Chicago Riverwalk, Chicago River boat tours reopen with restrictions, limited capacity

CHICAGO (WLS) -- The Chicago Riverwalk has finally reopened to the public after 11 long weeks.

The partial reopening began at 5 a.m. when the Riverwalk reopened for exercise. At 10 a.m. there was a cleaning, and at 11 a.m. the concessions along the river opened their doors.

"It was wonderful," said Jacki Meirsonne. "I walked all around and this was the only thing open. The gates are still closed so I walked up and down, and up and down, but it's awesome. I love it."

The city said the Riverwalk's path will be open in full from Lake Street to the Lakefront, from 5 a.m. to 10 a.m. for exercise only. After the hour of cleaning, at 11 a.m., the Riverwalk will then be open between Lake and LaSalle Streets.

From 11 a.m. through 9 p.m. the Riverwalk's Concession Program will open to diners with reservations only. Each establishment is also required to space tables at least six feet apart.

Friends Erica Chan and Chris Vaughn hadn't seen each other since March. They chose to meet at the Riverwalk wearing masks Chan made.

"It's good to be outside," Vaughn said. "It's like things are getting back to normal, whatever the new normal is."

"It's a little scary, because about half the people are wearing masks and half are not, but it's nice to see there are options and people won't have to go stir crazy," Chan said.

Along with the Riverwalk, Chicagoans and visitors alike can get a view of the city they haven't had since march, as sightseeing boat tours also returned to the Chicago River.

"It's a pleasure to get out, see people enjoying themselves, walking the dogs, jogging," said Randall Ricks, Wendella Boat Tour customer

Boat tours are now operating at 25 percent capacity. Passengers are required to wear masks, and the boat is disinfected after every tour.

"The seats, the tables, the hand rails," explained Craig Wenokur of Wendella Boat Tours. "We've got one-way stair cases on the boat, which we've never had. We have one-way passageways on the boat."

Limited recreation areas on the Riverwalk will be at:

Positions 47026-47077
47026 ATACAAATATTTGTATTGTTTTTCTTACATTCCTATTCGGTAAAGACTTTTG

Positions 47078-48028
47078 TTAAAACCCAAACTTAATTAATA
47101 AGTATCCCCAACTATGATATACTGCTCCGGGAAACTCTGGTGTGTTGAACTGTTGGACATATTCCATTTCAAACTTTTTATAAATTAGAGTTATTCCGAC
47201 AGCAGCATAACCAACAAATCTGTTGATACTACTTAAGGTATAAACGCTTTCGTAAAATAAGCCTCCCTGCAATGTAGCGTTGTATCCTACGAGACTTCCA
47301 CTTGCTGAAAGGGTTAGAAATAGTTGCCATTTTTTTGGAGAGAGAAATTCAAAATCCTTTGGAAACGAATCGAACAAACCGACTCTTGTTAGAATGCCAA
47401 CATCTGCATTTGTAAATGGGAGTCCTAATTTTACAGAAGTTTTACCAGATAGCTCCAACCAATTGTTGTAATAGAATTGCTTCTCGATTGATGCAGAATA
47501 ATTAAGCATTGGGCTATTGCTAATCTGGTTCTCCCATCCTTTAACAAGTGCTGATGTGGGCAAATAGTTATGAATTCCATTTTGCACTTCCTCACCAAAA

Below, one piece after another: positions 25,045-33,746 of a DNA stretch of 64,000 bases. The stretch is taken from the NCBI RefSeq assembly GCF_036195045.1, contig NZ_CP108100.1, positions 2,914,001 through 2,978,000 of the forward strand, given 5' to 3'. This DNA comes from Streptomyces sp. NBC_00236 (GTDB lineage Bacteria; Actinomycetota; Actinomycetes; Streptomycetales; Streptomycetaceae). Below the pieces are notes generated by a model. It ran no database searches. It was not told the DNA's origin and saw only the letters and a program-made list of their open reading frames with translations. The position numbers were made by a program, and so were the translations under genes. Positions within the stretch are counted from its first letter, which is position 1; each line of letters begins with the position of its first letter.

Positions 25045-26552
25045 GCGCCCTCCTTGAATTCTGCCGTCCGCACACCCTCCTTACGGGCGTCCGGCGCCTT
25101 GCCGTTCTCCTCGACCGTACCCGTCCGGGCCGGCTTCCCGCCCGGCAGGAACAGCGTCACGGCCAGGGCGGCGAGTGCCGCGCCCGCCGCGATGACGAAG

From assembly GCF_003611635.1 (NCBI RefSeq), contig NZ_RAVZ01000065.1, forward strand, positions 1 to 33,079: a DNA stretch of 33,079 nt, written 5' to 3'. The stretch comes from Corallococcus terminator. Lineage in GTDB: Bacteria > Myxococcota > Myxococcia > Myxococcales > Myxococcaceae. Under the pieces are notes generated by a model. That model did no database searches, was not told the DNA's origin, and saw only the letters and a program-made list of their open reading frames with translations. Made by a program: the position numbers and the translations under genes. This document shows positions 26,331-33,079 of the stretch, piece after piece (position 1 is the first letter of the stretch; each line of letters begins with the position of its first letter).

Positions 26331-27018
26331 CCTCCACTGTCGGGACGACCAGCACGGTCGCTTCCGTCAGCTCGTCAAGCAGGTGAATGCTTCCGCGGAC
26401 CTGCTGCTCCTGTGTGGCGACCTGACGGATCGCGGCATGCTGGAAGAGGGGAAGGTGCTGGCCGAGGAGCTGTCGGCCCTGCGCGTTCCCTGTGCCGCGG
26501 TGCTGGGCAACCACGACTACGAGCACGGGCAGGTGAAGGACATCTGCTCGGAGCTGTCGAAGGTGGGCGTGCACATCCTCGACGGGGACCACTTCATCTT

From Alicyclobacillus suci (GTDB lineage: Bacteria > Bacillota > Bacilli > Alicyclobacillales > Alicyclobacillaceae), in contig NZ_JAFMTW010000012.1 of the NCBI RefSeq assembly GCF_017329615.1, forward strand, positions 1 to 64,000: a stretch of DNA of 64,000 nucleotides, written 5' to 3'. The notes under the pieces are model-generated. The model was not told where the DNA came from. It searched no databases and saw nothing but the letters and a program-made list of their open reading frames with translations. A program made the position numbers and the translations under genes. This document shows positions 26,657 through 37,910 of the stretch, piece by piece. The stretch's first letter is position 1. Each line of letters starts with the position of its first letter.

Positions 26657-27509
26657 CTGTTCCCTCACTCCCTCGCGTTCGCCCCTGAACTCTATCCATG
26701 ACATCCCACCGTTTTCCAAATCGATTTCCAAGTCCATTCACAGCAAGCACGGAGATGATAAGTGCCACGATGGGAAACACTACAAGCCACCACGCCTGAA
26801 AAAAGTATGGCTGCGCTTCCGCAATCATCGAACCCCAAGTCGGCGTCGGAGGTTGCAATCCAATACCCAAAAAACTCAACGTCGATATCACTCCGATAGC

-Lake Street and LaSalle Street - Access at Lake Street, ADA ramp between Franklin and Lake or East LaSalle Street.
-Vietnam Veterans Memorial - ADA ramp at State Street
-Michigan Plaza - Use West Michigan Avenue-

-Columbus Plaza - Use Columbus Stairs
-Sweet Home Gelato - West LaSalle Street

Barriers will be placed east of La Salle, shutting down pedestrian access between the bridges to create space for those dining.

Restaurants and vendors open for reservation:
-Tiny Tapp & Café - West Dearborn
-City Winery - East Dearborn
-Chicago Brewhouse - West Wabash Stairway
-Beat Kitchen and Community Marketplace West Michigan Avenue

-Chicago's First Lady and Mercury Sightseeing Cruises - East Michigan
-Urban Kayaks, Island Party, The Northman - Columbus

The launch of the full number of vendors will be phased in over the coming weeks.

"We got the email Monday that you can open Friday," said Robert Gomez, owner of Beat Kitchen. "Nobody saw it coming. I thought the river, for sure some of the narrow paths, would be stage four or five."

Gomez has been trying to open up a Riverwalk outpost to his Roscoe Village restaurant Beat Kitchen for two years now. He was set to open in time for the St. Patrick's Day parade, when the state shut down.

"We have plenty of space," Gomez said. "The path is going to be closed so they've allowed us to use some of the path so we can sprout out tables there."

Lynsey Panek, a runner, is looking forward to the reopening.

"It's definitely been hard to keep inside," Panek said. "So it will be nice and kind of feel like a new normal, a normal summer. So it's exciting."

The lakefront path remains closed, for now. So walkers or runners using the river will have to turn around when they reach the eastern end of the Riverwalk.

And while summer festivals are unlikely this year, streets on the North Side closed to traffic in a pilot program to test expanded outdoor dining. If the next two weekends are a success, more streets around the city could close for the same recreational purposes.
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